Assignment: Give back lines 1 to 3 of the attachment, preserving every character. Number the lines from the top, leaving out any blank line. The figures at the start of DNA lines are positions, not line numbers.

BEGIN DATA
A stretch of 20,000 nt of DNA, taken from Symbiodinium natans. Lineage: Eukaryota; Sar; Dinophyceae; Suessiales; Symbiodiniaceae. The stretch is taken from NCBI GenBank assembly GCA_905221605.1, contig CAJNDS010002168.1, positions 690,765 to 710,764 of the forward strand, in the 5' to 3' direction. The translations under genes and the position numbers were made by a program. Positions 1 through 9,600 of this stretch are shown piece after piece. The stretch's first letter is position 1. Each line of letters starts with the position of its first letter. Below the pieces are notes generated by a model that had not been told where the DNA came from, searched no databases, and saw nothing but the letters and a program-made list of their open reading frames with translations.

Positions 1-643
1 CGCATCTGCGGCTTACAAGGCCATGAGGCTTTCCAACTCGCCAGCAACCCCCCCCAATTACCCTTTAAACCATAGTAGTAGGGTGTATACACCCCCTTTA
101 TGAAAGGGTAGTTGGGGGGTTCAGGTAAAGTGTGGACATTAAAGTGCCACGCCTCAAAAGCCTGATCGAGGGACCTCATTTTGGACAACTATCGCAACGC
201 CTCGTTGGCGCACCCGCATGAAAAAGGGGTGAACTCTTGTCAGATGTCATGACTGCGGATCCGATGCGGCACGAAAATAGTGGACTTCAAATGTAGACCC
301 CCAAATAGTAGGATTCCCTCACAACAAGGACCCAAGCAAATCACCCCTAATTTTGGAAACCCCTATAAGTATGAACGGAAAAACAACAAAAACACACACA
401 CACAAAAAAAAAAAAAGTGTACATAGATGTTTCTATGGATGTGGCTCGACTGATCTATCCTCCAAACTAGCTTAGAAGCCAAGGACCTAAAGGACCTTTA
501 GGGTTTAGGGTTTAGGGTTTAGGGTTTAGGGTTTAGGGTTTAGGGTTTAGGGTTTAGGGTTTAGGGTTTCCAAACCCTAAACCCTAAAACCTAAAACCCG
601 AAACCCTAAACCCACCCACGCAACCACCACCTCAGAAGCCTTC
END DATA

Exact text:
A stretch of 20,000 nt of DNA, taken from Symbiodinium natans. Lineage: Eukaryota; Sar; Dinophyceae; Suessiales; Symbiodiniaceae. The stretch is taken from NCBI GenBank assembly GCA_905221605.1, contig CAJNDS010002168.1, positions 690,765 to 710,764 of the forward strand, in the 5' to 3' direction. The translations under genes and the position numbers were made by a program. Positions 1 through 9,600 of this stretch are shown piece after piece. The stretch's first letter is position 1. Each line of letters starts with the position of its first letter. Below the pieces are notes generated by a model that had not been told where the DNA came from, searched no databases, and saw nothing but the letters and a program-made list of their open reading frames with translations.

Positions 1-643
1 CGCATCTGCGGCTTACAAGGCCATGAGGCTTTCCAACTCGCCAGCAACCCCCCCCAATTACCCTTTAAACCATAGTAGTAGGGTGTATACACCCCCTTTA